Help me get into this AMAZING bachelor of education program!

Ok friends, family, general internets… I am turning to you for some help to make my application to the Outdoor and Experiential Learning program at Queen’s University outstanding! Want to know what it’s about? Take a look by clicking here. 

The first thing I am asking is… what is one word you would use to describe me? This is to go on my “alternative resume.” What is an alternative resume?

An alternative résumé [sic] telling us the things about yourself that a formal résumé seldom includes. You can be as colorful as you wish, but keep the thickness to a regular weight and nothing trailing or raised on the surface of the page and you can also make up the categories. This résumé does not have to be typed, so think “outside the box” of typical résumé limitations. For instance, you could have a category about favorite books, inspiring moments, passions, personal hobbies or quirks. The alternative résumé has been introduced to help us distinguish between applicants at an early stage in the selection process …
-Queen’s University, 2011

My idea is to create one section in the resume where I will post the results of an online poll, “what is one word you would use to describe Heather Holmes?”

Please leave a word in the comments of this blog so that I can have a real poll to take results from! You may comment anonymously. Any word will do…

(fruit basket, candle snuffer! and all that’s random is LITs…)






Posted in Uncategorized | 3 Comments

Adventures in Calabogie

I got my first try at ice climbing yesterday! Big curtains of ice, rather than the snow-filled gullies that I was able to climb in Scotland. I joined the Alpine Club of Canada, Ottawa section and joined them for a women’s only, beginners-welcome day of climbing. Everyone was super friendly, even in the cold parking lot at 8am when it was hovering somewhere near -17°C (that’s about 1°F). After a quick stop to pick up boots and coffee, we were on the road to Calabogie.

The climb is very easy to get to, just a couple minutes down the trail from the highway and we made it to the cliffs! The ice at Calabogie isn’t very tall, the climbs are 25-30 feet, but that is made up for by the nice wide curtains of ice that form, offering many different climbs on the same cliff.  One really fun and interesting exercise was to climb using only one tool, to work on your foot placement.

The ACC is very easy to join. Membership is around $45 and that allows you to participate in club events and borrow club gear (if available). Winter events include ice and indoor climbing, cross-country skiing, back-country skiing and snowshoeing. For more information you can click here to access the Ottawa ACC web site, be sure to check out the calendar of events!


Posted in Uncategorized | Tagged , | Leave a comment

Buffalo, Ontario

Keeping with my goal of experiencing all my home country has to offer, I made the trek down to Buffalo, New York Ontario last week during the holidays. The city is hosting the world under-20 Ice Hockey Championships, and my dad bought the family some tickets. The games began boxing day, which made Christmas morning a very patriotic event: red and white jerseys, mittens, leis, and even temporary tattoos emerged from under the tree. We packed our bags and downloaded mobile apps to give us instant reports on the three bridges that cross over to the USA. We braced ourselves for heavy traffic: with over 65% of tournament tickets sold to Canadians, it certainly didn’t look like it would be the Americans playing with home-ice advantage.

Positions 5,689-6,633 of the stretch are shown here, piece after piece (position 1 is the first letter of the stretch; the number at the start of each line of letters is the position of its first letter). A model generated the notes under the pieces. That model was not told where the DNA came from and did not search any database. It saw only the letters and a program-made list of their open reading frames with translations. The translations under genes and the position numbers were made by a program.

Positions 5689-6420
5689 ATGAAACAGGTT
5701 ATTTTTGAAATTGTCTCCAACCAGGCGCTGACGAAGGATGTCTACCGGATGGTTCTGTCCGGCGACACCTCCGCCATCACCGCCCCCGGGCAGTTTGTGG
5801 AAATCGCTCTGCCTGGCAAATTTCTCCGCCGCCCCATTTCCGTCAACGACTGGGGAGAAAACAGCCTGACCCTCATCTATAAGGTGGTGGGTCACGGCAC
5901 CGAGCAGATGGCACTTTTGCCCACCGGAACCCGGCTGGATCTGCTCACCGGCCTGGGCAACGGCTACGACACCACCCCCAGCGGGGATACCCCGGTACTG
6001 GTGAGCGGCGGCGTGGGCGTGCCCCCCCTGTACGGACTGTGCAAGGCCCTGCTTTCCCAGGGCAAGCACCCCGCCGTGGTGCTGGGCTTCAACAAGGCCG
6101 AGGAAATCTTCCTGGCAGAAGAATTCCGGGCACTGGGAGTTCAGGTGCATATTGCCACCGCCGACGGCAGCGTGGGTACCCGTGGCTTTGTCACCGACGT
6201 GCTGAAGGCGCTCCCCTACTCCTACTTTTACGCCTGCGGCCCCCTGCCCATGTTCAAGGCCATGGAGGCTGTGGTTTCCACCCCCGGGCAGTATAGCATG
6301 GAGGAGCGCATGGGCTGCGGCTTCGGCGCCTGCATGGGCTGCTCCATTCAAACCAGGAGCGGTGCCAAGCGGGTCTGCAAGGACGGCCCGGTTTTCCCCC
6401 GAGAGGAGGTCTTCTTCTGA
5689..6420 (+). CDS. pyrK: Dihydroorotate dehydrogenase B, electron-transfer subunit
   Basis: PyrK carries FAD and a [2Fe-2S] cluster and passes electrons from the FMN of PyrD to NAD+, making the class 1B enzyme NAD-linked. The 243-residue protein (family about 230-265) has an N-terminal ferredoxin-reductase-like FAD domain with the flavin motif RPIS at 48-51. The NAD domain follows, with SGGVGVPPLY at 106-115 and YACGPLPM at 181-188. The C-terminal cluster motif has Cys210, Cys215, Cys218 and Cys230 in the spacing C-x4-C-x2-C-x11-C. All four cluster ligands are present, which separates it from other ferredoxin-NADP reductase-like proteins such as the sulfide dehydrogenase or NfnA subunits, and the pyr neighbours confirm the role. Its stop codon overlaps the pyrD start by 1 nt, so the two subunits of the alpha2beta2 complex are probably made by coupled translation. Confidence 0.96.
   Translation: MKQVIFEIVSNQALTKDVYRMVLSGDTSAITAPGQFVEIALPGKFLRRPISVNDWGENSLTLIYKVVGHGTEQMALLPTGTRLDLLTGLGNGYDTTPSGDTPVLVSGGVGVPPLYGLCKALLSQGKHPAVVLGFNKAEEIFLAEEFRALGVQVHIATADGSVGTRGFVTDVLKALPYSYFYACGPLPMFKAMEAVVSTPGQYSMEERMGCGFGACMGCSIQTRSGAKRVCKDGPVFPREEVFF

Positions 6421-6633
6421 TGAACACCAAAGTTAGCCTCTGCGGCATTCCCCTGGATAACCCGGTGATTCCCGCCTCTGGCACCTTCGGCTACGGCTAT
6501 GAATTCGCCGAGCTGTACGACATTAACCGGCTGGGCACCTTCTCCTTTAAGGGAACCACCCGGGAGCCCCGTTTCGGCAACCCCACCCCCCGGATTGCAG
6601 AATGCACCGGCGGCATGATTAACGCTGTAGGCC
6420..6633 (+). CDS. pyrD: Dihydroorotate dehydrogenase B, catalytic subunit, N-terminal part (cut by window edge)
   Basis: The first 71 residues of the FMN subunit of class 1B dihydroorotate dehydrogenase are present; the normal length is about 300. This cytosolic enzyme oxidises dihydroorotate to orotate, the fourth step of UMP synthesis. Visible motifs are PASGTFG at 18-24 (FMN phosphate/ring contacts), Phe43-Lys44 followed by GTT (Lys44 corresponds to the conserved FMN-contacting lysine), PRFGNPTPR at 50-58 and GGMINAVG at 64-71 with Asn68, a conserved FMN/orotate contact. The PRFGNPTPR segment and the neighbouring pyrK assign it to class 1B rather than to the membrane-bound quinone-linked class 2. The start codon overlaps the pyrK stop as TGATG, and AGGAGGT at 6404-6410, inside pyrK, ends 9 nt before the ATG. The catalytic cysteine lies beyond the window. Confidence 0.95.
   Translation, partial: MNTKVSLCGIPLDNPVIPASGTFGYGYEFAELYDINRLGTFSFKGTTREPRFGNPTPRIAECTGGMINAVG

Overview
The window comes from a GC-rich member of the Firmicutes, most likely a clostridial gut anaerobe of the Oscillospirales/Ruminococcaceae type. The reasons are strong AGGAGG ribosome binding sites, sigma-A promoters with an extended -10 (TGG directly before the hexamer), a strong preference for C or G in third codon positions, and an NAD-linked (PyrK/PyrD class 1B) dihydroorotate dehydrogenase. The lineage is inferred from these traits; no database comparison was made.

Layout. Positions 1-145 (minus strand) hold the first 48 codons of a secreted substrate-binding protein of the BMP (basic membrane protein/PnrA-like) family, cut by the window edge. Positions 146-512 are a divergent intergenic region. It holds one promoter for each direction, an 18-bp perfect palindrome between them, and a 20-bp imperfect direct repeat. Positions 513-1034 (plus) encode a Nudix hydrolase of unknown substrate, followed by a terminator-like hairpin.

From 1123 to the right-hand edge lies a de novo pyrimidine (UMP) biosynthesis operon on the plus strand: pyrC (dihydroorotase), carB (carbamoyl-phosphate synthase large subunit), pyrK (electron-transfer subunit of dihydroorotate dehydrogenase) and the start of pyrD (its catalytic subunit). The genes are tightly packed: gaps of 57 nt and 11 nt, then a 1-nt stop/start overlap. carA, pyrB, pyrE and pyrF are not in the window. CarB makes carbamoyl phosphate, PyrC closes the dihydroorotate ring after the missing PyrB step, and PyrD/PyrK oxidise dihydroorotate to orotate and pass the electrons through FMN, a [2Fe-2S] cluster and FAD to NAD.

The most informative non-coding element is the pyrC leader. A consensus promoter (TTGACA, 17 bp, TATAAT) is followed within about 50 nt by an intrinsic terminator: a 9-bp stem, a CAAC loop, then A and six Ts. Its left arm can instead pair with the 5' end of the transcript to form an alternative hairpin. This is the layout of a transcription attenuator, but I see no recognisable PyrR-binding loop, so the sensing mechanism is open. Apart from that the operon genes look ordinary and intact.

Our journey began with an unexpected visit to Niagara Falls. According to mom’s iPhone, Rainbow Bridge was going to be the shortest wait to cross into the USA. It proved true, and along with a relatively quick crossing we had the extra surprise of seeing the falls from the bridge.

As soon as we pulled into the Double Tree hotel, we realized just how wonderful this tournament must be for Buffalo’s struggling economy. Every room was full, and every guest was wearing the maple leaf. On our way to the arena, our shuttle driver told us he was happy to have us all in the city, and he was surprised that Canada’s “conservative” laws don’t allow us to tailgate before games. He dropped us off at the Pearl Street Grill & Brewery, the only place to get lunch near HSBC Arena. There was an hour-long wait to be seated in the dining room, and the deli was standing-room only. Again, every single customer was dressed in red and white.

We arrived just after Switzerland beat Germany by a goal. The first changeover between games was a wakeup call for the tournament organizers, who soon realized they would need a lot more staff than expected. The stadium needed to be emptied between games; even people with tickets to all three games needed to exit and enter the arena again.With large crowds and few staff on hand to check tickets, this turned out to be a bit of a long ordeal. The crowd never got angry, unless you count the boos and yells whenever an American came down the escalator. The mood was mostly excited, and at one point the entire crowd joined together for a spontaneous singing of Oh Canada!